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History Creator / YasujiroOzu

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* EarlyInstallmentWeirdness: Ozu is famous for making a whole bunch of movies with general themes about family relationships, parent-child relationships in particular, all done in an understated, contemplative style. Visually, his films are well-known for their lack of camera movement and low camera angles, and his constant violation of the 180-degree rule. However, this style took some time to evolve. His early movies have plenty of camera movement and are in much more varied genres. ''A Straightforward Boy'' is a "Ransom of Red Chief"-inspired comedy about a child who is kidnapped but proves supremely irritating to his kidnappers. ''Dragnet Girl'' is a gangster drama that could have been made by Warner Brothers.

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* ''Film/WhereNowAreTheDreamsOfYouth'' (1932)


** Shot/reverse-shots used for many dialogue scenes between two of his characters.

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** Shot/reverse-shots used for many dialogue scenes between two of his characters. Notable as this is a violation of one of the fundamentals of camera placement, [[https://en.wikipedia.org/wiki/180-degree_rule the 180-degree rule]], but he clearly liked it as a way to immerse the viewer in the conversation.


* ''I Was Born, But...'' (1932)

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* ''I Was Born, But...'' ''Film/IWasBornBut'' (1932)



* ThemeNaming: His movies! ''Late Spring'', ''Early Summer'', ''Early Spring'', ''Late Autumn'', ''The End of Summer'', ''An Autumn Afternoon''...and then there's ''Tokyo Chorus'', ''Tokyo Story'', and ''Tokyo Twilight''.

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* ThemeNaming: His movies! ''Late Spring'', ''Early Summer'', ''Early Spring'', ''Late Autumn'', ''The End of Summer'', ''An Autumn Afternoon''...and then there's ''Tokyo Chorus'', ''Tokyo Story'', ''Woman of Tokyo'', ''An Inn in Tokyo'', and ''Tokyo Twilight''.Twilight''. His earlier films include ''I Graduated, But...'', ''I Flunked, But...'' and ''I Was Born, But...''.


Ozu's reputation within Japan was uncontested in his lifetime. He was seen as a senior statesman and notable intervened on the behalf of young Creator/AkiraKurosawa when his first film ''Film/SanshiroSugata'' irritated some producers and censors. But everyone within Japan was convinced that his films wouldn't attract an international audience because they were "too Japanese", with many convinced that Kurosawa attracted attention because he was "too Western". The actual story is a good deal more complicated of course. Ozu was by all accounts an avid cinephile, who loved Hollywood films (Creator/KingVidor and Creator/ErnstLubitsch were his favorites), and his most famous film, ''Tokyo Story'' was a remake of ''Film/MakeWayForTomorrow'' by Creator/LeoMcCarey and Ozu never missed a chance to flaunt his love for movies by putting movie posters of his latest favorites in the background of his films. Indeed David Bordwell argued that Ozu was one of the most cinephilic directors before the UsefulNotes/FrenchNewWave. The distinct style of Ozu's films, the "tatami shots", the lack of camera movements, the complete violation of the classical editing pattern (i.e. the 180 degree axis and shot/reverse shot staging of dialogue scenes), initially led many to assume that Ozu was a Japanese naive artist, i.e. a kind of primitive making films in line with Japanese culture, but Ozu was vastly different from Japanese cinema as well. When Ozu finally did get international recognition, courtesy Donald Richie (the American GI stationed in Japan who became a major scholar of Japanese culture and cinema), he was bemused with the many interpretations of his films from international viewers, joking at one point, "[[{{Orientalism}} when Americans don't understand something Japanese, they say it's Zen]]."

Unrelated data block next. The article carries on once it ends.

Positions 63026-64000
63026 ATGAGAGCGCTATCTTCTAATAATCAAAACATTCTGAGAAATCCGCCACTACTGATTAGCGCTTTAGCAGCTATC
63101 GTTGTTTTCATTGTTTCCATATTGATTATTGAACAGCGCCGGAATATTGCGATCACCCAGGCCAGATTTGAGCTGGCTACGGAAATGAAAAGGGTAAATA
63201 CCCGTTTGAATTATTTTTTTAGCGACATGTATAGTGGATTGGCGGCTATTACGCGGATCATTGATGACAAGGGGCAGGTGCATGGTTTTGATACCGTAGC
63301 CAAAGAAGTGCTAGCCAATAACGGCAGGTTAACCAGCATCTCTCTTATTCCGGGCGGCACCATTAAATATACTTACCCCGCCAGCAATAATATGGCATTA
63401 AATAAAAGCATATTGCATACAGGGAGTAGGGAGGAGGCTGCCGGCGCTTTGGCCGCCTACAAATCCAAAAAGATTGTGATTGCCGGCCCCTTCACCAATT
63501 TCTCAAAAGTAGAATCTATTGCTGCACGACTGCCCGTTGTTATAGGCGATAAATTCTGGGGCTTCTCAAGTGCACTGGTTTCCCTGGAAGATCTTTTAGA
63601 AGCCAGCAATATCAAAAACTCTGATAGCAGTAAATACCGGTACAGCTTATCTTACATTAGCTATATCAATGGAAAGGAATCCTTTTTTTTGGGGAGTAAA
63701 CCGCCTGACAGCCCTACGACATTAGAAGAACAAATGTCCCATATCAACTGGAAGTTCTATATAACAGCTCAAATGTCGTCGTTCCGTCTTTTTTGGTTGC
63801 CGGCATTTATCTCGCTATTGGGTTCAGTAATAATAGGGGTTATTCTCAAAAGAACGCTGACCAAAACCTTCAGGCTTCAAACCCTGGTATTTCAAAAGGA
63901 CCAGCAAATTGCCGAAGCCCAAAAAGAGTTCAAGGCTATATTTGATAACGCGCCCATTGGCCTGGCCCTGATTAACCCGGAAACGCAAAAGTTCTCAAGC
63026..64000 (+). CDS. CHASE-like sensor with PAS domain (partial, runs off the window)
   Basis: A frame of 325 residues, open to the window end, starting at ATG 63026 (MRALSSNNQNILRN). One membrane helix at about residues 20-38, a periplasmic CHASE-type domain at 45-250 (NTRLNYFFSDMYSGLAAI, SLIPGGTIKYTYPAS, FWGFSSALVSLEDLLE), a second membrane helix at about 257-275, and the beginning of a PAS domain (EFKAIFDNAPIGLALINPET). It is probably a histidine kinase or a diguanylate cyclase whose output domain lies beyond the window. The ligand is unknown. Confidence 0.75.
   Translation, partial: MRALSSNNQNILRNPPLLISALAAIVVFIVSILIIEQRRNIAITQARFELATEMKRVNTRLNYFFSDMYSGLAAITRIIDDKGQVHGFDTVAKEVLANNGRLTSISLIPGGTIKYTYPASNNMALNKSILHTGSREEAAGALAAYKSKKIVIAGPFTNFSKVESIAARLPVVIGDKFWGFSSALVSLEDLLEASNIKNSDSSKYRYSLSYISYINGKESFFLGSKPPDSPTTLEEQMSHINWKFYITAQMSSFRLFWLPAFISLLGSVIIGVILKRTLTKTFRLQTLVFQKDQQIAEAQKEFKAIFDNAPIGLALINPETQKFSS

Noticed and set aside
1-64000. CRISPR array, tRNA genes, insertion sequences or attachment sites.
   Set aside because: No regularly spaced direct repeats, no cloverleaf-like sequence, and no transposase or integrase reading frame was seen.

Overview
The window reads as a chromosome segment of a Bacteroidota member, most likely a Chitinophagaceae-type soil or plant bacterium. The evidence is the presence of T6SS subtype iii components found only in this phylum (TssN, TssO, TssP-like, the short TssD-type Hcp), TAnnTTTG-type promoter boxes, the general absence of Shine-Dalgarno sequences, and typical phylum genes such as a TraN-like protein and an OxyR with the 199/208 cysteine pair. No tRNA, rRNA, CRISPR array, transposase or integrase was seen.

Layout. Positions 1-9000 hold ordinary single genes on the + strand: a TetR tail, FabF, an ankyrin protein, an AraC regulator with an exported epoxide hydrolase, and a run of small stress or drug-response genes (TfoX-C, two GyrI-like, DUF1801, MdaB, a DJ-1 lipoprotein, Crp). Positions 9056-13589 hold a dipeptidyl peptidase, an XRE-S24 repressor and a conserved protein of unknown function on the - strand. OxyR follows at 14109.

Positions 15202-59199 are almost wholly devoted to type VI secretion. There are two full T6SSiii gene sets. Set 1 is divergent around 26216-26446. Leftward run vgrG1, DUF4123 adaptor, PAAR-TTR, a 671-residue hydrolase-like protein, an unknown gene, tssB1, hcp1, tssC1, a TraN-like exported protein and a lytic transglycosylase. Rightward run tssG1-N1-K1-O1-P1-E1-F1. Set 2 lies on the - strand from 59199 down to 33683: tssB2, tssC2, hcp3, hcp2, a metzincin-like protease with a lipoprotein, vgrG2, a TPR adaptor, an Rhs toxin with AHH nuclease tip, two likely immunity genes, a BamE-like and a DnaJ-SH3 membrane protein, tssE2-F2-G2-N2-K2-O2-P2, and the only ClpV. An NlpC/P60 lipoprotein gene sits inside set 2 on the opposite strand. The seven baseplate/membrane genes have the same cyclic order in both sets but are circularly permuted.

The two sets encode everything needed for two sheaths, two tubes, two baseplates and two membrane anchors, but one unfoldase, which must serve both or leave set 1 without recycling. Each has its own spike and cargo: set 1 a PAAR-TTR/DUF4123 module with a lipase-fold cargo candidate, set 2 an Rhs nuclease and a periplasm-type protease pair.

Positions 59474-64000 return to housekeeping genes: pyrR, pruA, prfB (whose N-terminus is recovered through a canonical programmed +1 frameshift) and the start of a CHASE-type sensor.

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Ozu's reputation within Japan was uncontested in his lifetime. He was seen as a senior statesman and notable notably intervened on the behalf of young Creator/AkiraKurosawa when his first film ''Film/SanshiroSugata'' film, ''Film/SanshiroSugata'', irritated some producers and censors. But everyone within Japan was convinced that his films wouldn't attract an international audience because they were "too Japanese", with many convinced that Kurosawa attracted attention because he was "too Western". The actual story is a good deal more complicated of course. Ozu was by all accounts an avid cinephile, who loved Hollywood films (Creator/KingVidor and Creator/ErnstLubitsch were his favorites), and his most famous film, ''Tokyo Story'' was a remake of ''Film/MakeWayForTomorrow'' by Creator/LeoMcCarey and Ozu never missed a chance to flaunt his love for movies by putting movie posters of his latest favorites in the background of his films. Indeed David Bordwell argued that Ozu was one of the most cinephilic directors before the UsefulNotes/FrenchNewWave. The distinct style of Ozu's films, the "tatami shots", the lack of camera movements, the complete violation of the classical editing pattern (i.e. the 180 degree axis and shot/reverse shot staging of dialogue scenes), initially led many to assume that Ozu was a Japanese naive artist, i.e. a kind of primitive making films in line with Japanese culture, but Ozu was vastly different from Japanese cinema as well. When Ozu finally did get international recognition, courtesy Donald Richie (the American GI stationed in Japan who became a major scholar of Japanese culture and cinema), he was bemused with the many interpretations of his films from international viewers, joking at one point, "[[{{Orientalism}} when Americans don't understand something Japanese, they say it's Zen]]."